After years of shrinking budgets, Washington area school districts are increasingly turning to moms and dads to pay for core classroom costs, raising questions about whether tapping family pocketbooks is a sustainable or fair way to fill a public funding gap.
Many educators are concerned that relying on such private largess exacerbates disparities between schools in affluent neighborhoods — where parents sometimes raise hundreds of thousands of dollars per year — and schools in poor neighborhoods, which often make do with public money.
“Let me tell you, I can’t even get $5 for dues on our side of town,” said parent leader Judith Moore at Smothers Elementary School, where three-quarters of students qualify for federally subsidized meals.
The parent group at the school, east of the Anacostia River, raises a few hundred dollars a year, and school administrators work to supplement their base line with extra funds from other outside sources.
Parent giving has a long history in the District, where fundraising at schools in wealthier neighborhoods has helped hire extra instructors to keep class sizes down and arts and music programming generous.
But across the country, parents are increasingly being asked to pitch in as schools struggle to maintain services in an era of cutbacks.
In the past year, state and federal government spending on public education has dropped 5 percent, or $25 billion, while localities have also wrestled with declining revenue, said Mike Griffith, a senior policy analyst for the Education Commission of the States.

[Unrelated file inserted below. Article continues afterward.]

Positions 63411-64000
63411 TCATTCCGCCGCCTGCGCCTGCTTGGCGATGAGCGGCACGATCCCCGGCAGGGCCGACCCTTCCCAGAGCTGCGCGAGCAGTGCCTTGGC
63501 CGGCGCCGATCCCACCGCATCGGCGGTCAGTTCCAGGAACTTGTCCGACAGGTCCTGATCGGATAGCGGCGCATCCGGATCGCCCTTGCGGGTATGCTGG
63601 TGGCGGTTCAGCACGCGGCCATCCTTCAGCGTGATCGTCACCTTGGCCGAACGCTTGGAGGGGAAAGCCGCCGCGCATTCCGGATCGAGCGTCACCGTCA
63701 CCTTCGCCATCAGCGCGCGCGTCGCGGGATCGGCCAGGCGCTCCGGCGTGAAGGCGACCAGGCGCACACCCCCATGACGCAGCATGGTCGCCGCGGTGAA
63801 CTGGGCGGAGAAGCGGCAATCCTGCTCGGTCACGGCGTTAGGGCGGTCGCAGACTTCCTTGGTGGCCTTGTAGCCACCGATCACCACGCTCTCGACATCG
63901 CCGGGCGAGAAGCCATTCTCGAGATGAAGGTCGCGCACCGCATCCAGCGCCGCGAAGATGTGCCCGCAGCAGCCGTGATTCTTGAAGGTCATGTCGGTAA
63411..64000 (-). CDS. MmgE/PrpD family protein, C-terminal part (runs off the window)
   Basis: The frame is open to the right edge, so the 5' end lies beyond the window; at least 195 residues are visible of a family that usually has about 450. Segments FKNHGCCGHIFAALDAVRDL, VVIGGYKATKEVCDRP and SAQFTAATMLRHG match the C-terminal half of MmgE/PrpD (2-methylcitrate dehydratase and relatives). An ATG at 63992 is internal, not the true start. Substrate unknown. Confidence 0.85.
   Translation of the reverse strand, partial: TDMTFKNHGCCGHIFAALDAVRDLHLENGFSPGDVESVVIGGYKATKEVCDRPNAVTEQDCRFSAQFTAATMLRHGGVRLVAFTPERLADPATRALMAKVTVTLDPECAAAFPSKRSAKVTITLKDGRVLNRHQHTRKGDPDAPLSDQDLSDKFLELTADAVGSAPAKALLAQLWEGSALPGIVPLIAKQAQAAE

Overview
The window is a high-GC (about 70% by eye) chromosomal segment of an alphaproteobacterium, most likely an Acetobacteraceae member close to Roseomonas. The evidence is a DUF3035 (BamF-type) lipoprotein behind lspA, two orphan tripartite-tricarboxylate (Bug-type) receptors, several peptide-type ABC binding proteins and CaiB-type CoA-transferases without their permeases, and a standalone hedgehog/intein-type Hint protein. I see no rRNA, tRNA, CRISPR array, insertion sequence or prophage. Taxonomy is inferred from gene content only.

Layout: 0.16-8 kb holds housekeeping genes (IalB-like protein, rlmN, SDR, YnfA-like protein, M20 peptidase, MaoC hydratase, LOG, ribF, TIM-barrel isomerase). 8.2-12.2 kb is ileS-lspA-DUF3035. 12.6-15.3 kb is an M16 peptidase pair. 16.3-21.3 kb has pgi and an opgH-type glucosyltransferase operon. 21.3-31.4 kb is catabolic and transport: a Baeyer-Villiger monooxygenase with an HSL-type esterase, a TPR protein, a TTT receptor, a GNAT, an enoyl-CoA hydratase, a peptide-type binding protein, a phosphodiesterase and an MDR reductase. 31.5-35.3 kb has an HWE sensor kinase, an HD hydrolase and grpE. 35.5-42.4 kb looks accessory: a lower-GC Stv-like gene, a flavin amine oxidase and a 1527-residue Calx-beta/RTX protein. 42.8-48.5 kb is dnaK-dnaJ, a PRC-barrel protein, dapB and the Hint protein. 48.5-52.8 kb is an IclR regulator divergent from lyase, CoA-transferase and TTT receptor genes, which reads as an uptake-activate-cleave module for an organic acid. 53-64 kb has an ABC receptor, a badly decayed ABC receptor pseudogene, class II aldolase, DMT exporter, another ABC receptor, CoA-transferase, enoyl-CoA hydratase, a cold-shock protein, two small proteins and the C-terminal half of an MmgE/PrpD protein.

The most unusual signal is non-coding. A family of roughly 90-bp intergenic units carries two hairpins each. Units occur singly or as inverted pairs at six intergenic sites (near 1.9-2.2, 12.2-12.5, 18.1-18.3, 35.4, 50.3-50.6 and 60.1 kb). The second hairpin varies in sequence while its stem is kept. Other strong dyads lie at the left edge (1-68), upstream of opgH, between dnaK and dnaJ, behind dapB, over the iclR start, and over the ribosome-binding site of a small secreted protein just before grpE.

Experts say there is no reliable estimate of how much parents have contributed nationally to backfill budget gaps. But many PTAs and other parent groups have expanded their reach beyond traditional “doughnuts with dads” events and are paying for basics, including teacher salaries, curriculum and even capital campaigns to renovate aging buildings.
At Highland View Elementary in
Silver Spring — where the PTA traditionally contributes money to causes abroad, such as earthquake relief in Haiti or providing clean running water to a school in El Salvador — parents now are focusing their fundraising on classroom technology.
“This year,” said PTA President Lynne Harris, “our school philanthropy is our school.”
Last spring, parents in Beverly Hills saved 13 teachers’ jobs through a campaign to raise $1 million in one week.
At New York City’s public Children’s Workshop School, parents are picking up the tab for air conditioners, lice checks and electrical wiring.
Schools’ growing demand for parent fundraising has triggered an alarmed response from PTA officials, who say the primary role of the organization is to advocate for public funds, not replace them.